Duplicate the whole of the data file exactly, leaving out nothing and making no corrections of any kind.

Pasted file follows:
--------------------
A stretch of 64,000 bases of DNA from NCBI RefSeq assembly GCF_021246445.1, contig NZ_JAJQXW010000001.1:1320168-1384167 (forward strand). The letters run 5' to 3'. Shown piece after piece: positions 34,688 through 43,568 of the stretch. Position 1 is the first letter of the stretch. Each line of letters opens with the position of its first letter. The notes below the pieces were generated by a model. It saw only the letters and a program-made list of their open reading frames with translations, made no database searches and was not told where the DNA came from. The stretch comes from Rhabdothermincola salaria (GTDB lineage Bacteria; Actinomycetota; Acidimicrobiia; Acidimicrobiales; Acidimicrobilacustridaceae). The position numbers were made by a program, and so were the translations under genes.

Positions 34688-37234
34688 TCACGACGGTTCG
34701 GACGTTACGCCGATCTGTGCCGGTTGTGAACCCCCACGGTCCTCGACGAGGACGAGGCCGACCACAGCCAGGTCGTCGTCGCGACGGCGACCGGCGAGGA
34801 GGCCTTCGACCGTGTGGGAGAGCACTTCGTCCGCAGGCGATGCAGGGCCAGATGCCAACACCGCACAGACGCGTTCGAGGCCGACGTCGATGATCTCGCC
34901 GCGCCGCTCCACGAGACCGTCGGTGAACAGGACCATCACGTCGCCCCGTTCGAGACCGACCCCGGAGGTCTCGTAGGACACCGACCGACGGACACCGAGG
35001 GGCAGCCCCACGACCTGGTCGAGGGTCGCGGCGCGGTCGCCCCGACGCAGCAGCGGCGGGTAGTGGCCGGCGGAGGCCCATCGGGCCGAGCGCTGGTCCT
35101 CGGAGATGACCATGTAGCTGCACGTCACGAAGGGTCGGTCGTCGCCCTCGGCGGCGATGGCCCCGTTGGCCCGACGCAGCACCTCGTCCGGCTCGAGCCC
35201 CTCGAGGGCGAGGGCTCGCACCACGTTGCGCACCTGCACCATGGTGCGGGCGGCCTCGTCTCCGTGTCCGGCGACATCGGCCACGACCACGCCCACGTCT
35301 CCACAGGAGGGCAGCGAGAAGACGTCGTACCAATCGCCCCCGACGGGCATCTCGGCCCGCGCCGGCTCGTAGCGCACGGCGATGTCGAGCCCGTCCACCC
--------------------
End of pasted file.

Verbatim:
A stretch of 64,000 bases of DNA from NCBI RefSeq assembly GCF_021246445.1, contig NZ_JAJQXW010000001.1:1320168-1384167 (forward strand). The letters run 5' to 3'. Shown piece after piece: positions 34,688 through 43,568 of the stretch. Position 1 is the first letter of the stretch. Each line of letters opens with the position of its first letter. The notes below the pieces were generated by a model. It saw only the letters and a program-made list of their open reading frames with translations, made no database searches and was not told where the DNA came from. The stretch comes from Rhabdothermincola salaria (GTDB lineage Bacteria; Actinomycetota; Acidimicrobiia; Acidimicrobiales; Acidimicrobilacustridaceae). The position numbers were made by a program, and so were the translations under genes.

Positions 34688-37234
34688 TCACGACGGTTCG
34701 GACGTTACGCCGATCTGTGCCGGTTGTGAACCCCCACGGTCCTCGACGAGGACGAGGCCGACCACAGCCAGGTCGTCGTCGCGACGGCGACCGGCGAGGA
34801 GGCCTTCGACCGTGTGGGAGAGCACTTCGTCCGCAGGCGATGCAGGGCCAGATGCCAACACCGCACAGACGCGTTCGAGGCCGACGTCGATGATCTCGCC
34901 GCGCCGCTCCACGAGACCGTCGGTGAACAGGACCATCACGTCGCCCCGTTCGAGACCGACCCCGGAGGTCTCGTAGGACACCGACCGACGGACACCGAGG
35001 GGCAGCCCCACGACCTGGTCGAGGGTCGCGGCGCGGTCGCCCCGACGCAGCAGCGGCGGGTAGTGGCCGGCGGAGGCCCATCGGGCCGAGCGCTGGTCCT
35101 CGGAGATGACCATGTAGCTGCACGTCACGAAGGGTCGGTCGTCGCCCTCGGCGGCGATGGCCCCGTTGGCCCGACGCAGCACCTCGTCCGGCTCGAGCCC
35201 CTCGAGGGCGAGGGCTCGCACCACGTTGCGCACCTGCACCATGGTGCGGGCGGCCTCGTCTCCGTGTCCGGCGACATCGGCCACGACCACGCCCACGTCT
35301 CCACAGGAGGGCAGCGAGAAGACGTCGTACCAATCGCCCCCGACGGGCATCTCGGCCCGCGCCGGCTCGTAGCGCACGGCGATGTCGAGCCCGTCCACCC